here was recounting the miraculous salvation by the Hand of G-d in taking away the imminent destruction of Jerusalem, at the hands of the Assyrian empire.  The 10 Northern tribes had already succumbed to Assyria and had been taken away.
   Hezekiah had gone to the temple to pray and seek Hashem for the salvation of his people.  It was only through divine intervention that Jerusalem and Hashem's people could be saved.  This passage has nothing to do with a future messiah.  The verb tense does not support a future event that Matthew claims is fulfilled.

Something to think about.
What makes it right to change verb tenses from what the original says to something that it does not say?  Is this not tampering with the very Word of Hashem?  Could this practice not lead people to make wrong conclusions and then perhaps lead them astray.  Could this practice even lead to false doctrines and teachings?  I think we need to be very careful and search and seek truth.  Perhaps those who translated the original Hebrew had purposes that were not altogether wholesome.

Until next time.  thank you for visiting and please continue to seek truth.



















Wednesday, August 1, 2018

The Prophets Said What?

Mat 2:23  and came and dwelt in a city called Natsareth – thus to fill what was spoken by the prophets, “He shall be called a Natsarene.”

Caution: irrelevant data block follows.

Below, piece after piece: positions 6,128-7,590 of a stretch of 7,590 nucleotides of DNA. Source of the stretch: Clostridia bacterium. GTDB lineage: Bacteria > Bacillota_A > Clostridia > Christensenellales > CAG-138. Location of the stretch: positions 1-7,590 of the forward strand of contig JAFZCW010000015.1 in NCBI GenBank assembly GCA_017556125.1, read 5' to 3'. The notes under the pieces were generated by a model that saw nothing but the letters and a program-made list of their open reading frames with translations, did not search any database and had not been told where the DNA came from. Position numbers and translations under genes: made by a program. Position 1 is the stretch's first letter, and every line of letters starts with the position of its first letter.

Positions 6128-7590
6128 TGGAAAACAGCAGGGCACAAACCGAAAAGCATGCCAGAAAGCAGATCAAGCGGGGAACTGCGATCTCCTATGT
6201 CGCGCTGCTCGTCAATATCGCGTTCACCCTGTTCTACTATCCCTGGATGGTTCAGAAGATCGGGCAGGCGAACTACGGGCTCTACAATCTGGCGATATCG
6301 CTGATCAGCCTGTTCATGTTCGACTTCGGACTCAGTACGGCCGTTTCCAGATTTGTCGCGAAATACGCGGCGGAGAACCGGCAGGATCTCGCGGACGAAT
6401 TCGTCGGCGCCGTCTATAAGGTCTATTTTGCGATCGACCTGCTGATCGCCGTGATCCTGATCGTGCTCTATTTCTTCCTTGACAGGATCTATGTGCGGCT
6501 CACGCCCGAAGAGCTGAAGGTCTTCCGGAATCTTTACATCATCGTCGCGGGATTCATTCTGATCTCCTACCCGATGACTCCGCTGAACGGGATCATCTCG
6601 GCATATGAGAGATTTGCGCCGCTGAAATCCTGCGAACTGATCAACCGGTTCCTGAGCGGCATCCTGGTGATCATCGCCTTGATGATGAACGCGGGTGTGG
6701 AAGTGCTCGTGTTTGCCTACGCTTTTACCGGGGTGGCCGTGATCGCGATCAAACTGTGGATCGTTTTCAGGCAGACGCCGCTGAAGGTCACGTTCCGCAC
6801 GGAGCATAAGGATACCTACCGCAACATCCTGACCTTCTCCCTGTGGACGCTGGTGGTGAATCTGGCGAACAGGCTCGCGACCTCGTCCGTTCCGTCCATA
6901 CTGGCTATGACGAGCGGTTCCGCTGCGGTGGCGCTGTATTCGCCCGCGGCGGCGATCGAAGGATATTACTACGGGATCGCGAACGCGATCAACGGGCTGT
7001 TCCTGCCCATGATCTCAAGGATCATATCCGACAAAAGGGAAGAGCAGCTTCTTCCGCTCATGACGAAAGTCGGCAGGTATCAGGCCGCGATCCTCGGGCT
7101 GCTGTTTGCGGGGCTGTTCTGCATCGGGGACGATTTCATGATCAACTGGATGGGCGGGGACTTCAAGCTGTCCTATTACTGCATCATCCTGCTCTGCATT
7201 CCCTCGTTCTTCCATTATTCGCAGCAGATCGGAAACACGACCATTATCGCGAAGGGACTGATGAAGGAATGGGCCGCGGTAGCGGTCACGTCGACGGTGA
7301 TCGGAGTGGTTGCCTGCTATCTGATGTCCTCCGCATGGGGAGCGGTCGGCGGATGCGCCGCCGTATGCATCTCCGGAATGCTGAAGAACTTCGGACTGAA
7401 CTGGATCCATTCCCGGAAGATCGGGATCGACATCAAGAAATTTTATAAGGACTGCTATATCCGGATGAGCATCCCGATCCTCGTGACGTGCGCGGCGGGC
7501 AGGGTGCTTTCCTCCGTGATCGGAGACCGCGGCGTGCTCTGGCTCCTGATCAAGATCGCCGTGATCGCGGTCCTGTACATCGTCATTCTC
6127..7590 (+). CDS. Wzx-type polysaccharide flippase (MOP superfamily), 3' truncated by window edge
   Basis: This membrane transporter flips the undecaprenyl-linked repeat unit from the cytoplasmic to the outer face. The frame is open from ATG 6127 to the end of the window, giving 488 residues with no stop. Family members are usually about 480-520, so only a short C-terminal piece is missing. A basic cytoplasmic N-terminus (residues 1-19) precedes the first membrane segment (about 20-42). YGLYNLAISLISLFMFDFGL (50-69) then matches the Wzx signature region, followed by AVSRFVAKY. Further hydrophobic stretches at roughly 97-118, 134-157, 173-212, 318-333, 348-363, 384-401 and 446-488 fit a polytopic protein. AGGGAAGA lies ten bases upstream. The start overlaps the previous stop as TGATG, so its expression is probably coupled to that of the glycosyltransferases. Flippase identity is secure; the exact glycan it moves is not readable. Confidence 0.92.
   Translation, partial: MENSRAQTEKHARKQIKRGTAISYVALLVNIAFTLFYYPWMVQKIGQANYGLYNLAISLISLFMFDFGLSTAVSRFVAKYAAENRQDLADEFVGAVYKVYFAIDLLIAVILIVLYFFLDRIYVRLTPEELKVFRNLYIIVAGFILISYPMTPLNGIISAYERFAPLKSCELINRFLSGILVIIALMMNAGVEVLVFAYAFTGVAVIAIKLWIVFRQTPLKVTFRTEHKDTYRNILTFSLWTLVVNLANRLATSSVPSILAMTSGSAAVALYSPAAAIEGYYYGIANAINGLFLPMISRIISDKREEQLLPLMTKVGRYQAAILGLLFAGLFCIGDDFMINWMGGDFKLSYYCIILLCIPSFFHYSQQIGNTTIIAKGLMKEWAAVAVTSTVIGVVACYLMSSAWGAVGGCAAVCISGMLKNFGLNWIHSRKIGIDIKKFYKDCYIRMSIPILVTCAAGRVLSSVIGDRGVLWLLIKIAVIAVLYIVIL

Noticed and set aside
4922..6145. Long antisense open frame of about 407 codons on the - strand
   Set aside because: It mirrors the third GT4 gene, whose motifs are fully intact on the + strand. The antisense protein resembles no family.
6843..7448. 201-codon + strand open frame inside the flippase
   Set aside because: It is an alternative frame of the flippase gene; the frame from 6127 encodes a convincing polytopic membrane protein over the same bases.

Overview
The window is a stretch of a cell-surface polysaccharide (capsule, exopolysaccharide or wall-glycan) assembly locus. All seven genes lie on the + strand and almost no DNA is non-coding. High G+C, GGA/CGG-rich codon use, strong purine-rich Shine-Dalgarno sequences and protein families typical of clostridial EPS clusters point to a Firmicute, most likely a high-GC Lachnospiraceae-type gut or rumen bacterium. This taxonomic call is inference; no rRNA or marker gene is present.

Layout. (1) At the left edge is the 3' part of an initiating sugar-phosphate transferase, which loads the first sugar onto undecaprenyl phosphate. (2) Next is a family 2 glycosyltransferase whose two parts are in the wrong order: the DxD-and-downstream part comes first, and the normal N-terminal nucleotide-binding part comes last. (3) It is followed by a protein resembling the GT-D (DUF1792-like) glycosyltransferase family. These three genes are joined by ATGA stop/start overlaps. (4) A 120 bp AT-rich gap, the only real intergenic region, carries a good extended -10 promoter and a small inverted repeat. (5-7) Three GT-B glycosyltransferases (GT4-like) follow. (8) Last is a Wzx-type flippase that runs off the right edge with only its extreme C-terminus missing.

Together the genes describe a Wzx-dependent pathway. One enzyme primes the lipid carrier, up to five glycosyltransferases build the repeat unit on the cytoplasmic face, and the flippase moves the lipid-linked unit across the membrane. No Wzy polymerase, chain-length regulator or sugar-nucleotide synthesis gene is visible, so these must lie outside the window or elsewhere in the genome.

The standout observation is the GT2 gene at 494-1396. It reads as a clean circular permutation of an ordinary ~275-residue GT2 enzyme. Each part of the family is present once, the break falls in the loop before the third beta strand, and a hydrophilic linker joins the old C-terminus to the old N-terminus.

For this segment of the fulfilled passages I would like you to do some of the looking for yourself.  Call yourself a Scripture detective. 

Start perhaps with a concordance and find where in the entire Old Testament the word Nazareth occurs.  From there you can narrow down your search to the books of the prophets as Matthew has already declared for us that it was spoken by the prophets.  While you are looking for this particular passage I have downloaded some music for your enjoyment.









Well I hope I have given you plenty of time for your search.  If your search was like mine you will come up with absolutely nothing.  The prophets have said nothing at all that sounds like what Matthew is trying to tell you. and notice Matthew has said prophets plural and not singular.